Art and soul

The Arts

February 27, 2024

Animal headshots by Shayan Asgharnia

Los Angeles portrait photographer Shayan Asgharnia’s extraordinary images capture the personalities of pets and wild creatures.

by Colony Little | photographs by Shayan Asgharnia

The portfolio of Los Angeles-based photographer Shayan Asgharnia features a pantheon of veritable icons: Henry Winkler, Kerry Washington, Jay Leno and Kamala Harris, to name a few. Through his lens, he’s captured musicians, actors, artists and athletes, while boasting an extensive client list that includes Vanity Fair, Harper’s Bazaar, and The New York Times

When scrolling through his intimate, evocative portraits, a group of images stands out from the rest. They include a steely-eyed Eurasian eagle owl, a shy fawn peering over its shoulder and a perky cockatoo aptly named “Spunky.” 

The menagerie of animal portraits are part of Asgharnia’s ongoing “Anima” series featured last September at TFA Gallery in Myers Park. His photography practice is informed by a sense of curiosity and openness that makes his subjects feel at ease, whether they’re the vice president of the United States or a majestic bald eagle named Franklin. 

Asgharnia was born in Iran and raised in Texas, where he studied documentary film production at the University of Texas at Austin. After graduating, he relocated to LA as a production assistant for music videos and commercials at Milk Studios, where his interest in commercial photography was piqued. 

“There was a photographer on that set taking portraits of Julia Louis-Dreyfuss, and he asked me if I knew how to light. I said ‘No, but if you teach me, I’ll work for you for free.’” From there, Asgharnia worked as a photo assistant for two years. In his spare time he worked with emerging stylists and models, testing and trading on each other’s expertise to build their respective portfolios. 

Asgharnia uses the skills he developed in documentary production to build a rapport with his subjects. “I think of documentarians as curious people who are interested in the lesser-known aspects of a person. They’re able to peel back layers and pierce the walls people put up.” Viewing his portraits, one feels like they are sitting with his subjects over a cup of coffee. Some images capture a gleam in his subject’s eye, as if they are in the midst of telling a fantastical story, while other shots capture a wistful moment or longing gaze. “There’s a sense of quiet to it. I want to get that calmness … and the reality of their existence.” 

His work with animals originated after a chance encounter in a music studio. “While I was shooting in New York, a dog from another studio ran into our studio … it was an old Dalmatian, and the owner ran in apologizing. I actually loved his dog’s face and I asked if he wouldn’t mind letting me take his portrait for a second. That was the first time that I saw that dog’s face. There’s a tangible emotion and personality that I saw that I’m not used to seeing in imagery of dogs.”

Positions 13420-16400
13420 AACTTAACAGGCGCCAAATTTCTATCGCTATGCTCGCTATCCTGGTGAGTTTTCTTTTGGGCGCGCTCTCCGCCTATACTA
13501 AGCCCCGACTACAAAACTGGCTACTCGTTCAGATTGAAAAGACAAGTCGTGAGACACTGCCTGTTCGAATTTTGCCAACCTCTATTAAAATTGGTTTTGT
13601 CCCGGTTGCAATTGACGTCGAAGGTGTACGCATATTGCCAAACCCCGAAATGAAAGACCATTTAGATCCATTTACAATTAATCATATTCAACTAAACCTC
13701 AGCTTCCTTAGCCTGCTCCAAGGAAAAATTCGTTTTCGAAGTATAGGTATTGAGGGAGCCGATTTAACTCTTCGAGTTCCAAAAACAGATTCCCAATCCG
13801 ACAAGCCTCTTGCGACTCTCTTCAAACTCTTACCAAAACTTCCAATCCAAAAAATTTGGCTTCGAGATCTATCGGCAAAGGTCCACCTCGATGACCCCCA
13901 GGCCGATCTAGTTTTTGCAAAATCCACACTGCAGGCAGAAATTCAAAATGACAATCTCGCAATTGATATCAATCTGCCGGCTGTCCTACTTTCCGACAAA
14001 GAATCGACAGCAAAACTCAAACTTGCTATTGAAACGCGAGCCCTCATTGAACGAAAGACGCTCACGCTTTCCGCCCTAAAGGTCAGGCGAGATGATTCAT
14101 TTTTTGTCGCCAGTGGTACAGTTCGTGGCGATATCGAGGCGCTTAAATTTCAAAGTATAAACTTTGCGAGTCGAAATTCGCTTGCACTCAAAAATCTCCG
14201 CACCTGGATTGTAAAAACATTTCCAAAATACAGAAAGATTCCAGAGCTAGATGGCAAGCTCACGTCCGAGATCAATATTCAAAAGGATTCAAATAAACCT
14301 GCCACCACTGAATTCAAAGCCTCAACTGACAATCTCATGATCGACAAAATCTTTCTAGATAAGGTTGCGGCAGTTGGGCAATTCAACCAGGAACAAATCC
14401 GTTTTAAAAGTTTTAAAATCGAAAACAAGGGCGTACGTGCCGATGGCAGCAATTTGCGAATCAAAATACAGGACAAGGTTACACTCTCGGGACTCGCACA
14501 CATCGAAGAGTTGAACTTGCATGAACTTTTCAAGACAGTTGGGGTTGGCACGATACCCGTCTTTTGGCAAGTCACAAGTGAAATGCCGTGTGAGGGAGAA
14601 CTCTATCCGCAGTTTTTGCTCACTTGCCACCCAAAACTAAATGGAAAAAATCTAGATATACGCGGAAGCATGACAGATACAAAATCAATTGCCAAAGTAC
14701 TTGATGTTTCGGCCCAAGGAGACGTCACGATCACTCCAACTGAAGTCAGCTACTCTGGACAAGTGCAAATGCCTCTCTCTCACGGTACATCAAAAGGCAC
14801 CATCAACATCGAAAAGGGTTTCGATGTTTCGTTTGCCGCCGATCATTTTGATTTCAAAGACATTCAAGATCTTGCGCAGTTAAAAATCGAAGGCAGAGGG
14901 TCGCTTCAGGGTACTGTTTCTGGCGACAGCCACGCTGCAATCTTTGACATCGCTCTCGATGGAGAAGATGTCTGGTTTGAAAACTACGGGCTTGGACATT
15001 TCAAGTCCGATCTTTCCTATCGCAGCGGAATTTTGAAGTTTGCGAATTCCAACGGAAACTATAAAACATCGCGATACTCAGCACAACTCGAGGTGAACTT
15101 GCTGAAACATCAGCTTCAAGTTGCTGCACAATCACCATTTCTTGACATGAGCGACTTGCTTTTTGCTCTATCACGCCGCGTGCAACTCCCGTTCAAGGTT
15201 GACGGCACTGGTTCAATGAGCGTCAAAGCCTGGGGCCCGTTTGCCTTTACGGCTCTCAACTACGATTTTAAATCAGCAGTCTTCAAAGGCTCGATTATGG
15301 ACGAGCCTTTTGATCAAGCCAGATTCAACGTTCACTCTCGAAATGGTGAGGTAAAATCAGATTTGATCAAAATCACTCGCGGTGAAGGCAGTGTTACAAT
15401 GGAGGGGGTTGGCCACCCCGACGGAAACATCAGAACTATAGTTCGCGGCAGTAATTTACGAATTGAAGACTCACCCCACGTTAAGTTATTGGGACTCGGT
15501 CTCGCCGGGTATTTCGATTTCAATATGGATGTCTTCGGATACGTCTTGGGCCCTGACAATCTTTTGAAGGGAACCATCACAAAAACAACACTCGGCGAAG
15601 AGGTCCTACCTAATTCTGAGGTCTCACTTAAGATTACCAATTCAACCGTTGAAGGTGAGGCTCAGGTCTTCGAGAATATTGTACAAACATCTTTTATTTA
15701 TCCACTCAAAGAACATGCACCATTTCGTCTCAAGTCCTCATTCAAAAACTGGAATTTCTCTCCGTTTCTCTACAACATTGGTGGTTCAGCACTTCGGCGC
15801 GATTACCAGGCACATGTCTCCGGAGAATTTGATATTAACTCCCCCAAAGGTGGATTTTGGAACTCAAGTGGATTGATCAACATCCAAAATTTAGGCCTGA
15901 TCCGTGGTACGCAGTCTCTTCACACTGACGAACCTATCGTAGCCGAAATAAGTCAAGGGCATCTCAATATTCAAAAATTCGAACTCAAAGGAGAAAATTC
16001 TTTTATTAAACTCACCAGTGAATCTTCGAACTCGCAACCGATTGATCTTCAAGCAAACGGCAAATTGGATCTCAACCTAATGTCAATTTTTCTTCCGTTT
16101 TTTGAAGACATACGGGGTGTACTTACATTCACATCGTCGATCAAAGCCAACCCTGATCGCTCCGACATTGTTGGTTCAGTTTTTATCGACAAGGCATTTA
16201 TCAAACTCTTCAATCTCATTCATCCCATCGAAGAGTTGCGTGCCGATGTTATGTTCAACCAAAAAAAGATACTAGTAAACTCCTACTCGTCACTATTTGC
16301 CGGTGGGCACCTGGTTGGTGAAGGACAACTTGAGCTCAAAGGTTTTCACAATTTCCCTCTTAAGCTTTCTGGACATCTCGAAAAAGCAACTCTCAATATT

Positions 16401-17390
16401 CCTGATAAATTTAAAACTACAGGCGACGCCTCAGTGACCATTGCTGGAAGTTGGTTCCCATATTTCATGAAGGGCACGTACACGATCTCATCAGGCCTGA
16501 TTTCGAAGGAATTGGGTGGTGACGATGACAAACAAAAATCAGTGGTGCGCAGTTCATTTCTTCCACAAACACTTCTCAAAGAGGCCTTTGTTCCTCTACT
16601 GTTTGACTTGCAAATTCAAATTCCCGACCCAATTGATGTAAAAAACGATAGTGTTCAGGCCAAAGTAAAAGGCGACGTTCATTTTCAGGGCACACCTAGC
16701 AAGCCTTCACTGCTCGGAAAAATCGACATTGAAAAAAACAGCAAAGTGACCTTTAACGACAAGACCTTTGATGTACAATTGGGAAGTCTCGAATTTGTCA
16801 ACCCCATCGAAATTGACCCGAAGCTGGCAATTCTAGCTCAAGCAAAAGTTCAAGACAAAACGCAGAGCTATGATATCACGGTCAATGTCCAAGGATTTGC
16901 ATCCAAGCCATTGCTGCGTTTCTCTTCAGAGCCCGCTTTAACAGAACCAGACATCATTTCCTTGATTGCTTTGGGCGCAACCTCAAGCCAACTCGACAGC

That powerful connection led to a series of volunteer projects highlighting animals and rescue groups. Asgharnia has merged his interests in social justice, photography and documentary work, using his network to help him find animals with important stories to tell through their portraits. One such call to action led him to an organization called Foster Parrots, which operates The New England Exotic Wildlife Sanctuary, a nonprofit avian rescue organization in Rhode Island. In 2021 the sanctuary suffered a tragic fire that took the lives of 95 animals in its care, destroying a significant portion of the facility. Partnering with Smithsonian magazine, Asgharnia photographed many of the surviving birds, sharing the stories of their rescue and of the work the sanctuary provides in rehabilitating exotic birds who have been abandoned by their owners. 

“Shayan had a full sense of how his photography could reach a broad audience and raise awareness, not just about the fire, but also about the global tragedy of birds behind bars,” says Karen Windsor, the executive director of Foster Parrots. Through his efforts, he helped raise over $30,000 to assist in rebuilding the damaged facility. “It takes one heart to truly see another. He can see beauty in things that may not seem beautiful in the eyes of mere mortals, but he knows how to use his camera to make us see. Shayan walks amongst the stars, but he works from his heart,” Windsor says. “I think this gives him the ability to capture the deepest essence of his subjects.” 

Animal portraiture has become a place of sanctuary for the photographer, too; as an animal lover he is emotionally drawn to the work. During his travels across the United States, he regularly hosts pop-up photography events where pet owners can invest in a professional photo shoot. The pop-ups have been wildly successful in Charlotte, where he’s regularly hosted at Tiny Gods Jewelry on Crescent Avenue at $2,500 per session. These endorphin-inducing portrait sessions often yield closely cropped images that capture unique characteristics of each pet, such as a suspended paw high-fiving the air or a scruff of fur on the top of their head. “I want to show these lives and actually have you walk away getting a sense of who they are and not what they are,” he says. 

What continues to draw Shayan to Charlotte, and to photography more broadly, are the animal lovers that have made him feel at home here. “Some of the people I met in North Carolina are lifelong friends now,” he says. He’s hoping to extend his photography work with sanctuaries in North Carolina and is actively looking for new partnerships. “I don’t want to just create images — I want to help.” In the meantime, he’ll be back at Tiny Gods in the spring, connecting souls through his expressive pet portraits. SP

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